The Quantum Hamiltonian Including a B-field

We will quantize the Hamiltonian

in the usual way, by replacing the momentum by the momentum operator, for the case of a constant magnetic field.

Note that the momentum operator will now include momentum in the field, not just the particle's momentum.
As this Hamiltonian is written,
is the variable conjugate to
and is related to the velocity by

as seen in our derivation of the Lorentz force.

The
computation
yields

The usual kinetic energy term, the first term on the left side, has been recovered. The standard potential energy of an electron in an Electric field is visible on the right side. We see two additional terms due to the magnetic field. An estimate of the size of the two B field terms for atoms shows that, for realizable magnetic fields, the first term is fairly small (down by a factor of compared to hydrogen binding energy), and the second can be neglected. The second term may be important in very high magnetic fields like those produced near neutron stars or if distance scales are larger than in atoms like in a plasma (see example below).

So, for atoms, the dominant additional term is the one we anticipated classically
in section 18.4,

where . This is, effectively, the

The **Zeeman effect**, neglecting electron spin, is particularly simple to calculate because the the
hydrogen energy eigenstates are also eigenstates of the additional term in the Hamiltonian.
Hence, the correction can be calculated exactly and easily.

* Example:
Splitting of orbital angular momentum states in a B field.*

The result is that the shifts in the eigen-energies are

where is the usual quantum number for the z component of orbital angular momentum. The Zeeman splitting of Hydrogen states, with spin included, was a powerful tool in understanding Quantum Physics and we will discuss it in detail in chapter 23.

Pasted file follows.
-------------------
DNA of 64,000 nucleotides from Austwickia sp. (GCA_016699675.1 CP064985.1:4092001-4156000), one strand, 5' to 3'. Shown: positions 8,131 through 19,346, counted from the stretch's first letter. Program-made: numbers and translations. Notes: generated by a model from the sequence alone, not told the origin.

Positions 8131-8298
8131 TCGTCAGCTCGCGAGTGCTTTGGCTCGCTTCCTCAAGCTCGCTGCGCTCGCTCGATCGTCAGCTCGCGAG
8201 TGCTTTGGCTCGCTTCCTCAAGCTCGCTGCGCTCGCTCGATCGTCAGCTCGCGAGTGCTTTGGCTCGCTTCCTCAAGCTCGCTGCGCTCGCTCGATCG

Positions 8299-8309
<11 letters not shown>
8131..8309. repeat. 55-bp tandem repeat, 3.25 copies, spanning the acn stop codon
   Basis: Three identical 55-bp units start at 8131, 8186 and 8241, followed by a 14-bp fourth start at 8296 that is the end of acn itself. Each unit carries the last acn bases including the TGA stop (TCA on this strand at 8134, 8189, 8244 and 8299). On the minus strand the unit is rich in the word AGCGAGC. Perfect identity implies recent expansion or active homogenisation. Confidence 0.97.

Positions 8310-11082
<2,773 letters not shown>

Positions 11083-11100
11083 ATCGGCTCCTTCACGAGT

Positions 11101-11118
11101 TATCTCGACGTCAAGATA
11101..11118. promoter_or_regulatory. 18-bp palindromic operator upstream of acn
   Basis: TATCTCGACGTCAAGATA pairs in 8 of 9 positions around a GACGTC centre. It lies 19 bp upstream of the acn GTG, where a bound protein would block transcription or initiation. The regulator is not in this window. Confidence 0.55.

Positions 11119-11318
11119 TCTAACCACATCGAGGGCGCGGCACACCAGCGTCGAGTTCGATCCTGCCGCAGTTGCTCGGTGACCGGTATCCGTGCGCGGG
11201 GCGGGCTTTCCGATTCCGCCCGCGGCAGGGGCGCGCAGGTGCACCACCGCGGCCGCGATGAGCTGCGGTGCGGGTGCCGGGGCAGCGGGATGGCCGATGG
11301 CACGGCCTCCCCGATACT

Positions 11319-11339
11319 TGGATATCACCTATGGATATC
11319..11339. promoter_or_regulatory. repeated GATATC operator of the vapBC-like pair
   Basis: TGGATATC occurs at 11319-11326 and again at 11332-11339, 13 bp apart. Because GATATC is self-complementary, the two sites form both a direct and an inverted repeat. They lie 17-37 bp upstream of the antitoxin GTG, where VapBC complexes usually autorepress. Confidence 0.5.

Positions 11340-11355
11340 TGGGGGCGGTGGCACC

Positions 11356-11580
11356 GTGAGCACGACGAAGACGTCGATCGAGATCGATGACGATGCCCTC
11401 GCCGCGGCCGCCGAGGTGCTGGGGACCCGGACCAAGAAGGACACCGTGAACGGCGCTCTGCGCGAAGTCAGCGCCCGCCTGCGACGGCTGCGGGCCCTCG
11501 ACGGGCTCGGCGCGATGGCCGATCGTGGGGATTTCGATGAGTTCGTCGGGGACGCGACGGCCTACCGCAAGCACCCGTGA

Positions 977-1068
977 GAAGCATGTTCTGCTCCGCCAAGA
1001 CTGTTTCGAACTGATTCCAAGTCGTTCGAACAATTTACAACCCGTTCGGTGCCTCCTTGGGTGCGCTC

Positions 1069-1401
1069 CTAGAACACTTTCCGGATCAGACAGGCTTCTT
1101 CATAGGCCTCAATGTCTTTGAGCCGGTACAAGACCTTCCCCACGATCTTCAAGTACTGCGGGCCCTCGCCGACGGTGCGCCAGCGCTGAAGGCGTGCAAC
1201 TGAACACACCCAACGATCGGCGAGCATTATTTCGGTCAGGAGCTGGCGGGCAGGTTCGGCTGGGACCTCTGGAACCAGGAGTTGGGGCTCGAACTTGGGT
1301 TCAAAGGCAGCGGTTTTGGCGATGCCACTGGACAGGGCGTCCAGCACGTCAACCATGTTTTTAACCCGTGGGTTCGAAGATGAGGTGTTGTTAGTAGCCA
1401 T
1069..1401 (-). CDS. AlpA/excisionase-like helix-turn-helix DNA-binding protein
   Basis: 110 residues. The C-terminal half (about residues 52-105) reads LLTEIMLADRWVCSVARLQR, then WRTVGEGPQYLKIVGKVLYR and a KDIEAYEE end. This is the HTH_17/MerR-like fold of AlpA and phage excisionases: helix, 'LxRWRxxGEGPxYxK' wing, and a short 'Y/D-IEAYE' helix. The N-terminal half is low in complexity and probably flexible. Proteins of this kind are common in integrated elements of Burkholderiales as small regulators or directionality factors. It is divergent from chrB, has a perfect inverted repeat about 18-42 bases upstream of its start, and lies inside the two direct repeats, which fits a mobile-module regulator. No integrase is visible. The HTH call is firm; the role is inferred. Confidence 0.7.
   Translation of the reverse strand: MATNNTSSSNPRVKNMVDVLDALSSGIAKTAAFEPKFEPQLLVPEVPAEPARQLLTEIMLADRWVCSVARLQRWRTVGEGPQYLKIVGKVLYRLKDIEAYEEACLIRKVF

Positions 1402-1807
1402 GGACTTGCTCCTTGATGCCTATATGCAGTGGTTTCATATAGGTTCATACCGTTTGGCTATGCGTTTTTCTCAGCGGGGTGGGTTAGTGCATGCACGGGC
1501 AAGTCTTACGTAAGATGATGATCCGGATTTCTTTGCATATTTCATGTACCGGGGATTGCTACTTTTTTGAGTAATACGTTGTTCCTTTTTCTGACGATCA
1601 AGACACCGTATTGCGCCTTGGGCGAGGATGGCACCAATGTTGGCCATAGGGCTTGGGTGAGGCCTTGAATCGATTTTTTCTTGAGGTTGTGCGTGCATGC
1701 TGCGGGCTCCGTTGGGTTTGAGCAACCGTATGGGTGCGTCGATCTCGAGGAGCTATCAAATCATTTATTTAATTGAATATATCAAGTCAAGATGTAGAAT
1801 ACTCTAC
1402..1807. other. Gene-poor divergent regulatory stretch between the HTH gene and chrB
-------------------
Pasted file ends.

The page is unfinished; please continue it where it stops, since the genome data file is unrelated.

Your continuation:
The additional magnetic field terms are important in a plasma because the typical radii can be much bigger
than in an atom.
A **plasma** is composed of ions and electrons, together to make a (usually) electrically neutral mix.
The charged particles are essentially free to move in the plasma.
If we apply an external magnetic field, we have a quantum mechanics problem to solve.
On earth, we use plasmas in magnetic fields for many things, including nuclear fusion reactors.
Most regions of space contain plasmas and magnetic fields.

In the example below, we will solve the Quantum Mechanics problem two ways:
one using our new Hamiltonian with B field terms,
and the other writing the Hamiltonian in terms of A.
The first one will exploit both
**rotational symmetry about the B field direction and
translational symmetry along the B field direction**.
We will turn the radial equation into the
**equation we solved for Hydrogen**.
In the second solution, we will use
**translational symmetry along the B field direction
as well as translational symmetry transverse** to the B field.
We will now turn the remaining 1D part of the Schrödinger equation into the 1D
**harmonic oscillator equation**,
showing that the two problems we have solved analytically are actually related to each other!

* Example:
A neutral plasma in a constant magnetic field.*

The result in either solution for the eigen-energies can be written as

which depends on 2 quantum numbers. is the conserved momentum along the field direction which can take on any value. is an integer dealing with the state in x and y. In the first solution we understand in terms of the radial wavefunction in cylindrical coordinates and the angular momentum about the field direction. In the second solution, the physical meaning is less clear.

Jim Branson 2013-04-22